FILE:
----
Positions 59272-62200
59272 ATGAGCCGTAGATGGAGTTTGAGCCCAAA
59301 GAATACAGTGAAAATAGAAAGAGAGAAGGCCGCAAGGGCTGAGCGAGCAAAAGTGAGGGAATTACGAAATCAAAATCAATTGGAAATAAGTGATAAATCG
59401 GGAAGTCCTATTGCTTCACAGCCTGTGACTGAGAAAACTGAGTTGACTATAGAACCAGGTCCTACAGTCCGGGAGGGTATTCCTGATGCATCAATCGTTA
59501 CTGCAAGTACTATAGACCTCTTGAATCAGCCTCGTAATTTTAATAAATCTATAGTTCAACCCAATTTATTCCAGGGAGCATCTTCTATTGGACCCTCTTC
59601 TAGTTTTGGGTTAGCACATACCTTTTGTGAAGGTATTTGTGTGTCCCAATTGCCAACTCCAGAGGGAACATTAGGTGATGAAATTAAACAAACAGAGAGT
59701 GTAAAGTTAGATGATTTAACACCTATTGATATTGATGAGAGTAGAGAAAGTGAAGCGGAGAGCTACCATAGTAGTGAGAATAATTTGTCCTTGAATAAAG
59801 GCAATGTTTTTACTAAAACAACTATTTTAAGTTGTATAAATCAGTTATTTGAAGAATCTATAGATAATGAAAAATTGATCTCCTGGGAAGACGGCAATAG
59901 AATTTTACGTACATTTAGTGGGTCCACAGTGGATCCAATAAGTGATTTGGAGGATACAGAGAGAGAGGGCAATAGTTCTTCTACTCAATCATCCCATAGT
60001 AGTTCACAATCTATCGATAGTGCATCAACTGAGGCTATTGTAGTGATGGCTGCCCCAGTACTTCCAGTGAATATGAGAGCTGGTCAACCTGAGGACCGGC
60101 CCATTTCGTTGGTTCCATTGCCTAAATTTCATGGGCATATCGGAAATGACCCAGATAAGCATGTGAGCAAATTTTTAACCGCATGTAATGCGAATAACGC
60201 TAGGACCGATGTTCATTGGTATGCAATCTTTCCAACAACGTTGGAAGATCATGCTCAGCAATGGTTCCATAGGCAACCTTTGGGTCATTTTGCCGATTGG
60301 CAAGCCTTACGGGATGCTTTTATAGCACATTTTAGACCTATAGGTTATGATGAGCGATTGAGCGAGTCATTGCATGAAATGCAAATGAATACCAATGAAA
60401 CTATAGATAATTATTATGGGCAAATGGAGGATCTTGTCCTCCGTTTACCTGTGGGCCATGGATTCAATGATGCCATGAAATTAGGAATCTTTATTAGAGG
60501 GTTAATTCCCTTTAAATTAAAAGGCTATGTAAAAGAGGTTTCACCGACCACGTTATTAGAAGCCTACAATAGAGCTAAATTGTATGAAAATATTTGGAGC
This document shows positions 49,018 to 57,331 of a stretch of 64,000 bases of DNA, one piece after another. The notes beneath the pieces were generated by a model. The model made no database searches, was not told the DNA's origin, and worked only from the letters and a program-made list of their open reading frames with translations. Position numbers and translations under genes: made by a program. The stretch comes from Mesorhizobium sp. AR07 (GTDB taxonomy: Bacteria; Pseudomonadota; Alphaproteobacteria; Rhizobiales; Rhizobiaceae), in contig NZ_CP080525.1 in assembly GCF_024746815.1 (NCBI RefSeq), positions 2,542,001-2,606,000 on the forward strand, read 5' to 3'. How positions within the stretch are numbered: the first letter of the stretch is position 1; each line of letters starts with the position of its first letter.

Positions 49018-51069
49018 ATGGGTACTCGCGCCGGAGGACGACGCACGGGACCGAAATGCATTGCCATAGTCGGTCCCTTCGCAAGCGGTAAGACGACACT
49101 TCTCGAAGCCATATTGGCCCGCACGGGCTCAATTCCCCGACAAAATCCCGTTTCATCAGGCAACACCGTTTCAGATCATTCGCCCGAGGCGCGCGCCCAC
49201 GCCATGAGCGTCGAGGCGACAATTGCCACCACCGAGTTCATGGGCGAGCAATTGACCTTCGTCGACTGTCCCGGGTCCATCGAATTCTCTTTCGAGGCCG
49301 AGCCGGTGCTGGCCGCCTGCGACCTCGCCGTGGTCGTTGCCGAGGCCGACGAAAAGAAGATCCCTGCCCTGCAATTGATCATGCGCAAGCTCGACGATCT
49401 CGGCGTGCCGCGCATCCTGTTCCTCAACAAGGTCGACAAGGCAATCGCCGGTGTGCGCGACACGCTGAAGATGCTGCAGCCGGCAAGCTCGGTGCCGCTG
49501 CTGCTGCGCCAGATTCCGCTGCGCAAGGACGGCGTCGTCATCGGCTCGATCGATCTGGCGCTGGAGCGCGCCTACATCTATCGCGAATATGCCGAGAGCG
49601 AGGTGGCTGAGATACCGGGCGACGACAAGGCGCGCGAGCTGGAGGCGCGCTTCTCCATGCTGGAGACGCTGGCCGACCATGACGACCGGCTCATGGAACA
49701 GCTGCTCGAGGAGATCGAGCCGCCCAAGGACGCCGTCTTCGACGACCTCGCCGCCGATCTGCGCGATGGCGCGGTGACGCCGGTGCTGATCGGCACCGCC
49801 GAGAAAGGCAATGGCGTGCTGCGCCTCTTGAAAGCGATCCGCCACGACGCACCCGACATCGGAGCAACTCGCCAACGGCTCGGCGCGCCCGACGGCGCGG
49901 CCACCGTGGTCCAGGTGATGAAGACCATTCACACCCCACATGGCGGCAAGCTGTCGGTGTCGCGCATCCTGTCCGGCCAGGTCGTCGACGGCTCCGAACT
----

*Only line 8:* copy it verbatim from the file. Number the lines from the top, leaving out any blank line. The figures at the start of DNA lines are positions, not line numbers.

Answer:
59801 GCAATGTTTTTACTAAAACAACTATTTTAAGTTGTATAAATCAGTTATTTGAAGAATCTATAGATAATGAAAAATTGATCTCCTGGGAAGACGGCAATAG